If you are facing an unplanned pregnancy, you may be concerned about your options if you cannot access an abortion. With the recent overturning of Roe v. Wade, abortion and pregnancy-related healthcare has been top of mind for women wondering what this means.

Guidance from Health and Human Services states that medical professionals must do everything possible to save a woman’s life from pregnancy-related medical conditions, such as ectopic pregnancy, complications of pregnancy loss, and severe preeclampsia.

Complications from pregnancy can be a health risk or even life-threatening in some cases, so access to lifesaving care is crucial. In states restricting abortion access, health provisions allow abortions when the physician deems it necessary to save the mother’s life.

These provisions mean, within the United States, women should always have access to emergency medical treatment, especially if related to their pregnancy.

Is Treatment for an Ectopic Pregnancy the Same as an Abortion?

According to Dr. Patricia Santiago Munoz, M.D., “Ectopic pregnancy treatment is not the same as abortion.” Ectopic pregnancy is a condition where an embryo implants and continues to grow outside of the uterus. While the embryo may continue to grow for a few weeks, it ultimately cannot survive. Delaying treatment for an ectopic pregnancy is dangerous and unethical, because it puts the mother’s life at risk due to rupture and heavy bleeding.

Since an ectopic pregnancy is outside the uterus, doctors treat them with a medication called methotrexate or surgical intervention. The medication and procedures are different from those typically used to end a pregnancy within the uterus.

According to Dr. Patricia Santiago Munoz, M.D., “Patients who have early pregnancy ultrasounds can be identified early to avoid the potential catastrophic bleeding” of an ectopic pregnancy.

Is Treatment for a Miscarriage the Same as an Abortion?

In medical terms, a miscarriage is a spontaneous abortion, which can be confusing when distinguishing between elective abortion and natural miscarriage.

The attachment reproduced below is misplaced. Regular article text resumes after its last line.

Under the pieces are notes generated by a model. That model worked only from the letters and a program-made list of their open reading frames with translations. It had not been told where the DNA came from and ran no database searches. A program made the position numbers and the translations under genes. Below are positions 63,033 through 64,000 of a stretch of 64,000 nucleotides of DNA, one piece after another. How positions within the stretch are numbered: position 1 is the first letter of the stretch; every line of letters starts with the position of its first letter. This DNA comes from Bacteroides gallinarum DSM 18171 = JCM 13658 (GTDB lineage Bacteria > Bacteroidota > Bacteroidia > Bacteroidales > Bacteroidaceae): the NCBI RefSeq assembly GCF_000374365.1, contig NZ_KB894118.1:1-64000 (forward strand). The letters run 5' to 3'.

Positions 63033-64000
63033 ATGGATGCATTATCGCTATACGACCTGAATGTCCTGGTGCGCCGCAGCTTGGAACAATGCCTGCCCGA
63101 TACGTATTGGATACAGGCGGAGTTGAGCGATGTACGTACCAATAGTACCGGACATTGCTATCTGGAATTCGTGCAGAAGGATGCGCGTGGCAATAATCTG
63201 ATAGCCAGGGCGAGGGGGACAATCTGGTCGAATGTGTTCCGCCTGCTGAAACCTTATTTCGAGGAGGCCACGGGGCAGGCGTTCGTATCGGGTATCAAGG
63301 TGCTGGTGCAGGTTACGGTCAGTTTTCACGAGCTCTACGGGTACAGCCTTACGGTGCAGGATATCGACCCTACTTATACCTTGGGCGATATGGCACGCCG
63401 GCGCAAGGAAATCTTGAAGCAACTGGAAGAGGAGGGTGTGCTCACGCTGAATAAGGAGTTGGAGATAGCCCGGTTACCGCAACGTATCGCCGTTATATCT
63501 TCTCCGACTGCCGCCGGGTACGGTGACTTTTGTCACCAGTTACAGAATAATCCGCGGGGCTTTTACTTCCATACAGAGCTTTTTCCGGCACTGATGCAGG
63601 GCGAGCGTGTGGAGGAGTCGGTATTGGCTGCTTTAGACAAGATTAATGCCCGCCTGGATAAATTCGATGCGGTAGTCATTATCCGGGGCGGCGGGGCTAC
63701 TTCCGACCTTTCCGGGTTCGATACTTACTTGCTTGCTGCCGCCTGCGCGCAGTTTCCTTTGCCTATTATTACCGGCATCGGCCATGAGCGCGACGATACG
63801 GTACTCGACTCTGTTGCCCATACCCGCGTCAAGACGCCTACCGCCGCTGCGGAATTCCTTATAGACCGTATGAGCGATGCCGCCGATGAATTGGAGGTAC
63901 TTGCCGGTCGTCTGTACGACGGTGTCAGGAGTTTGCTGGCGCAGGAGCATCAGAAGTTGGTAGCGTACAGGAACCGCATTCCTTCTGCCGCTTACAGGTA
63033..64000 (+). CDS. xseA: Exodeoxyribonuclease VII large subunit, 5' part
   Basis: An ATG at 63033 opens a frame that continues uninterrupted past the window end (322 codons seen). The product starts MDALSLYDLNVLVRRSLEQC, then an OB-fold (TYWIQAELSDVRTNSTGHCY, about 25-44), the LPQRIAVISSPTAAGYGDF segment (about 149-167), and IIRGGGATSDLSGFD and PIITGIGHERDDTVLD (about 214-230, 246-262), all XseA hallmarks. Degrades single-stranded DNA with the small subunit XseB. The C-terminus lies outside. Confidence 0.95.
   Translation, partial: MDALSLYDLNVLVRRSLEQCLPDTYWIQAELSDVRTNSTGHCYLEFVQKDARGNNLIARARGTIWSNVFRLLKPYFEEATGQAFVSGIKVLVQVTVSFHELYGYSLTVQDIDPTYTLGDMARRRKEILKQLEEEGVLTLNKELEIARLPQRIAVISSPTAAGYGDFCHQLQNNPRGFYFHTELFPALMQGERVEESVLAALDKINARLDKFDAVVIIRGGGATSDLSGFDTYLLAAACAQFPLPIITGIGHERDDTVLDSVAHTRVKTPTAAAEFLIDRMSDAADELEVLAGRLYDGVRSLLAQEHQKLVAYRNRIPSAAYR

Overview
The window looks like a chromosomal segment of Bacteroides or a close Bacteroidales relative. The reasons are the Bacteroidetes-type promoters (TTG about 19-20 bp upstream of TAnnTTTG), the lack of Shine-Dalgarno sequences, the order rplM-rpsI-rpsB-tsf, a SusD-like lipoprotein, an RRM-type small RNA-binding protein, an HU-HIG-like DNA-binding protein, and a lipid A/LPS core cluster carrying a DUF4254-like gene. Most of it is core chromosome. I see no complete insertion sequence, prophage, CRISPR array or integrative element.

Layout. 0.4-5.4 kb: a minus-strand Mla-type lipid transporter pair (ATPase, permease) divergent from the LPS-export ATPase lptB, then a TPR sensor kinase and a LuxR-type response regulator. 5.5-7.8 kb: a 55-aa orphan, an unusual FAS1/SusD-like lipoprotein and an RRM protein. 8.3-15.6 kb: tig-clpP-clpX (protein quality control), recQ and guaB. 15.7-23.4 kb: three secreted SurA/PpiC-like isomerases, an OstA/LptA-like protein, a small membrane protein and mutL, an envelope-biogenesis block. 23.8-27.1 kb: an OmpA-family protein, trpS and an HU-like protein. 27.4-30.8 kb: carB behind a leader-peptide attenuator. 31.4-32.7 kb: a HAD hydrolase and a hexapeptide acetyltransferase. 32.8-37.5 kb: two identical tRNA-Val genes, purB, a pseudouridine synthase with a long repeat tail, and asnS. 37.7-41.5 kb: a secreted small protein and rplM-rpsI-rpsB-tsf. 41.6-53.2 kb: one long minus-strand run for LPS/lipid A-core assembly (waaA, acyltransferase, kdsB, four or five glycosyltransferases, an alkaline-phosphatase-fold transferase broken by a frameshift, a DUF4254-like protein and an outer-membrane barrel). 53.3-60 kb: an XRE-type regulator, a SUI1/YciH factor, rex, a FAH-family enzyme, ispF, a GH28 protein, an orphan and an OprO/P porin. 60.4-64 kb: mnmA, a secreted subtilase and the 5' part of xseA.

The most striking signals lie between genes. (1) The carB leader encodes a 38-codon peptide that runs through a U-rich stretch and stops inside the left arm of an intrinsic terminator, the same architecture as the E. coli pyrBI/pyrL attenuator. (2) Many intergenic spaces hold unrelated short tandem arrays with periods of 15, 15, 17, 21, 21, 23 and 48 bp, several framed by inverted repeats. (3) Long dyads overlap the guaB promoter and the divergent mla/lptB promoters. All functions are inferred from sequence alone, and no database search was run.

The difference between the two is that the miscarriage ends the pregnancy on its own while an elective abortion is intentional. However, the medications are sometimes the same in cases of treatment. 

For miscarriages, medication is used to help expel the fetus and pregnancy remnants from the body, while in elective abortion it is used to first terminate the ongoing pregnancy and then expel the fetus and tissues.

Next Steps

Currently in Ohio, abortion is legal up to 21 weeks and 6 days of gestational age. In Ohio, there is an injunction on a law that bans abortion once cardiac activity is detected (typically around 6 weeks of gestational age). This law only applies to pregnancies within the uterus and includes exceptions for the life and health of the mother. There are no restrictions in the law for treatment of ectopic pregnancy or miscarriages. There is no indication that these restrictions will affect women’s access to healthcare or emergency medical treatment.

If you are wondering if abortion is the best option, we recommend gathering more information to determine your eligibility. At our center, we offer no-cost ultrasounds, which can give information such as the age and health of your pregnancy. Ultrasound is an important step to ensure your safety, no matter what pregnancy option you are considering.

We also offer a no-cost options consultation where you can ask questions in a confidential, pressure-free environment. Contact us today to schedule your appointment!